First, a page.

Swim Step. There’s a tubular, welded swim step off the port transom, powdercoated to match the hull color. We would rather see it outfitted with a folding ladder added that would extend 22” (.56 m) downward to meet ABYC specification.
Hydraulic Jackplate. The Mercury Verado 300 on our test boat was mounted on a hydraulic jackplate that allows the operator to adjust the height of the outboard for shallow-water running. It gives the operator another dimension with which to manage the power from the Mercury Verado 4.6L V-8 300 outboard.
Shallow-Water Anchors. The Yellowfin 24 CE we tested was equipped with a pair of Power-Pole shallow-water anchors mounted on brackets to either side of the Mercury Verado 300. These hydraulically actuated devices unfold and stick a fiberglass pole into the bottom, holding the boat in position in calm conditions.
Standard Equipment List
Yellowfin provided us with the standard equipment list for the 24 CE.
- • Dual-axle trailer with electric over hydraulic braking
- • Bob’s Machine all-in-one jackplate
- • One 8’ Power Pole
- • Leaning post with 2 rod holders and storage box
- • 10 rod holders on console
- • 2 cup holders on console
- • Grab bar on console
- • Interior lighting
- • 50-gallon (189 L) pressurized bait well (plumbed with 1,100 gph Sureflow pump)
- • 50-gallon (189 L) release well (plumbed with 1,100 gph Sureflow pump)
- • All titanium cleats
- • All titanium through-hulls
- • Digital switching system
- • 290-quart insulated fishbox
- • Deluxe upholstery
- • Rear backrest
$113,385 base price for boat, outboard, and trailer.
5-year transferrable hull warranty.
The Yellowfin 24 CE bay boat was created for anglers who want to get a little bit more out of their boats. Bay boats are a hedge against getting caught in a flats skiff in the rough stuff or trying to take a center console into skinny water. As such, she doesn’t push into the far reaches of those challenges quite to the level as those dedicated designs do, but she can get much closer to doing it all than many have imagined. And sometimes close does just fine, particularly when you have a capable outboard like the Mercury Verado 4.6L V-8 on the transom. This engine makes the boat more manageable by using its many electronic engine-control systems to let the boat take care of itself. While skeptics will say it will not trim the engine or tune the throttle quite as well as an experienced skipper, it’s closer than ever before. And it may even be close enough that it will help experienced operators get their heads around the idea of not having to do all that stuff all the time. When the boat and engine start to take care of those functions, a young man’s fancy can turn to thoughts of fish. And more of ’em, wherever they may hide.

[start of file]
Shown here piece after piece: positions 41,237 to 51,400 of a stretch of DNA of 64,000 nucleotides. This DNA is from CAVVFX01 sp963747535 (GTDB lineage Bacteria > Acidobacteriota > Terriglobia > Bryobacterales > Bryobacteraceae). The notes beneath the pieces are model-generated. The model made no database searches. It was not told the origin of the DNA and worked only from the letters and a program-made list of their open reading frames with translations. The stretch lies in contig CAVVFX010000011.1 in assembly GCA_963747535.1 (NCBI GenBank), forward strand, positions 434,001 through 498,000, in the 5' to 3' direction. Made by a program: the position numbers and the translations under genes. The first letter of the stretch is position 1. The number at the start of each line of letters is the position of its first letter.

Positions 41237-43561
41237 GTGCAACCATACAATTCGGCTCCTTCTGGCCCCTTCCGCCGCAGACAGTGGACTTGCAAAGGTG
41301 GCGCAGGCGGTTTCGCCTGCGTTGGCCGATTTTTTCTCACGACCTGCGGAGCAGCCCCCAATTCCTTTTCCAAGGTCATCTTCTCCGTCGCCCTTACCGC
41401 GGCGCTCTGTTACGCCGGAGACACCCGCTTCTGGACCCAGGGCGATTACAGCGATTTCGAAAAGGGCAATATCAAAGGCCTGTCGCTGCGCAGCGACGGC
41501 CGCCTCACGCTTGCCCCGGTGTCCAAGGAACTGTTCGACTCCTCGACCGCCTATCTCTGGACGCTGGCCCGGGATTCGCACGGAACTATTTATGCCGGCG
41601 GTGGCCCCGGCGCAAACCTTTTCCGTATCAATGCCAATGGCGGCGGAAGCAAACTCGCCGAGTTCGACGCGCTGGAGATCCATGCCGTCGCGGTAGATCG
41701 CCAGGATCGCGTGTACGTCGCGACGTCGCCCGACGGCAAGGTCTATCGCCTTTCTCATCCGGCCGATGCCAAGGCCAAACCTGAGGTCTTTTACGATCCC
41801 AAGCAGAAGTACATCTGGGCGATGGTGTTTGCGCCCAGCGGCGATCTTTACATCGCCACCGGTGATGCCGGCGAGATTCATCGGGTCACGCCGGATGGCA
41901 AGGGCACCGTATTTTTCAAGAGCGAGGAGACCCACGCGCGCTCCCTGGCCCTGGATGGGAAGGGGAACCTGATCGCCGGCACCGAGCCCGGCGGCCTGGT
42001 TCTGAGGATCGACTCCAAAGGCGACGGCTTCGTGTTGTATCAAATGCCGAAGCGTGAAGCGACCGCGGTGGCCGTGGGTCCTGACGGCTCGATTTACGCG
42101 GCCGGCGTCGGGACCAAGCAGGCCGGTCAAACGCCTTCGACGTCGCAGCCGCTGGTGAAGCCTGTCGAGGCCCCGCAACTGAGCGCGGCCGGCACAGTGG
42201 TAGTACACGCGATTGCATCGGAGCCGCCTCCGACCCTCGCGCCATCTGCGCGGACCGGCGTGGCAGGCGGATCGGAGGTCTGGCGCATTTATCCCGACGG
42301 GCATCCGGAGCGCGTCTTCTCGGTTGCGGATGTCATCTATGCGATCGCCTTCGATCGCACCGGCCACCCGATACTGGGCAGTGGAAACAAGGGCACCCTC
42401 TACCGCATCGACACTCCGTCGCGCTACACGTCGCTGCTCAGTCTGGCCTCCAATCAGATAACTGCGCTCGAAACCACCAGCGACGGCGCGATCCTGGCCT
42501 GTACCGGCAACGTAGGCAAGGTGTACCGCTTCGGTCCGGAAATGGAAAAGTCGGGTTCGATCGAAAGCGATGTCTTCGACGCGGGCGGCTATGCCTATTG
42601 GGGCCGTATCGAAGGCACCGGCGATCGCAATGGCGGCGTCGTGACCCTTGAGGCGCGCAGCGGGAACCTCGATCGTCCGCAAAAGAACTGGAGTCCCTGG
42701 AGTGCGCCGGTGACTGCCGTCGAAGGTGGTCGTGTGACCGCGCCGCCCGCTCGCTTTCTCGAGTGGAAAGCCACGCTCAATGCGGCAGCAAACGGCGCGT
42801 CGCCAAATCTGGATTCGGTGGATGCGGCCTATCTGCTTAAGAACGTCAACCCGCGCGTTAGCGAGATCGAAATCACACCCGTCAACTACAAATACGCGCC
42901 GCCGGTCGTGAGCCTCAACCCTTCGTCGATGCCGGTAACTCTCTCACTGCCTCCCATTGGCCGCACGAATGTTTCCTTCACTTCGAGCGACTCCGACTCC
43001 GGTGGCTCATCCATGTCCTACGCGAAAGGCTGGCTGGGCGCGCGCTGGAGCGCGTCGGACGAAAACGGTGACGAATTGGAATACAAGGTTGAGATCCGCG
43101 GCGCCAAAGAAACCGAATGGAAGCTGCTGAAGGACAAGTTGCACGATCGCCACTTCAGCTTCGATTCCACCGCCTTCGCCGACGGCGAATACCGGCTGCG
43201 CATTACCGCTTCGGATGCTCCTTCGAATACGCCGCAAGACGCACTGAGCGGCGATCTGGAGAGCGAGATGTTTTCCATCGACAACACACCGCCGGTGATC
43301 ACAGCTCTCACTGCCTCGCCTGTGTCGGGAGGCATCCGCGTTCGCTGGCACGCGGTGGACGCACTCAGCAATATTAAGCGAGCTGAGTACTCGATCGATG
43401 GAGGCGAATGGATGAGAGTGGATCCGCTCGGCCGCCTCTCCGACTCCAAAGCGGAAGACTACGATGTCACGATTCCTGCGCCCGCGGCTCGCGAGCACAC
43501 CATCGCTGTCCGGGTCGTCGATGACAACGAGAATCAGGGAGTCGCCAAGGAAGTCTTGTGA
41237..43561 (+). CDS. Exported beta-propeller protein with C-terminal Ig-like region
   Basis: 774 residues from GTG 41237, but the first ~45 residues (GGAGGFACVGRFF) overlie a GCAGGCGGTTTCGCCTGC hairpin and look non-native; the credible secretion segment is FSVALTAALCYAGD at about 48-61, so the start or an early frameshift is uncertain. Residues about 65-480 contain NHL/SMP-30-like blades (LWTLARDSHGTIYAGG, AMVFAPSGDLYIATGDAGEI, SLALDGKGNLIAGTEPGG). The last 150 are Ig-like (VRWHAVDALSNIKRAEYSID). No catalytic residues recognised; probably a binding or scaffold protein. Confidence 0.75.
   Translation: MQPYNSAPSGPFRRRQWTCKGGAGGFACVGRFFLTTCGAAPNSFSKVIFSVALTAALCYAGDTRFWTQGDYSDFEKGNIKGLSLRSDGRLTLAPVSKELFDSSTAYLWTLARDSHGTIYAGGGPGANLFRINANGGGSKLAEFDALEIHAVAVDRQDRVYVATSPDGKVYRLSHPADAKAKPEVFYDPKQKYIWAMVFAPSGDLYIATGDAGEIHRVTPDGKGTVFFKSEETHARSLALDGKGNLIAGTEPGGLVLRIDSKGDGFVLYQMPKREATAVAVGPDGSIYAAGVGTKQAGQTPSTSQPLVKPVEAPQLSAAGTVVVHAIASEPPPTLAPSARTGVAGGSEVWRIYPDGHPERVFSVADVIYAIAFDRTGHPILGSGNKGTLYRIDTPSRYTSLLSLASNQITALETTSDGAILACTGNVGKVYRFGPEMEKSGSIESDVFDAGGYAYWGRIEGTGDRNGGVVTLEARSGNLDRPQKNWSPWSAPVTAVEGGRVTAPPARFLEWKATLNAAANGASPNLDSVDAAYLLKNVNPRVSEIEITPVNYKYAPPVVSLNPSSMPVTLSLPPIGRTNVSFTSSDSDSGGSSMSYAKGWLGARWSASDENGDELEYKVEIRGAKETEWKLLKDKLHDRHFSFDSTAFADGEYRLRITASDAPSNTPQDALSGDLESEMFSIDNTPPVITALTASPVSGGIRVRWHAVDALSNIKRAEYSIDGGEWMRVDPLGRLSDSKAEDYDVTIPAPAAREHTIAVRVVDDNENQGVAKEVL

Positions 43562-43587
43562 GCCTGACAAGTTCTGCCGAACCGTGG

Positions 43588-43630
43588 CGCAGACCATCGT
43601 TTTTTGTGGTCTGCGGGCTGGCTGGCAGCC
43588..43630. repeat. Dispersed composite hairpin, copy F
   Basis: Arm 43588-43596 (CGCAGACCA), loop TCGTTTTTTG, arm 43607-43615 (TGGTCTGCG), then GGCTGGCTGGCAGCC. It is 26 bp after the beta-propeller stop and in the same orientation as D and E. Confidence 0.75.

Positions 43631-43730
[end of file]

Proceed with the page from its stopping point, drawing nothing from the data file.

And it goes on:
Test Result Highlights
- Top speed for the Yellowfin 24 CE (2018-) is 65.4 mph (105.3 kph), burning 24.8 gallons per hour (gph) or 93.87 liters per hour (lph).
- Best cruise for the Yellowfin 24 CE (2018-) is 38.3 mph (61.6 kph), and the boat gets 4.7 miles per gallon (mpg) or 2 kilometers per liter (kpl), giving the boat a cruising range of 306 miles (492.46 kilometers).
- Tested power is 1 x 300-hp Mercury 300 V8 AMS.
Standard and Optional Features
Full Warranty Information on this brand coming soon!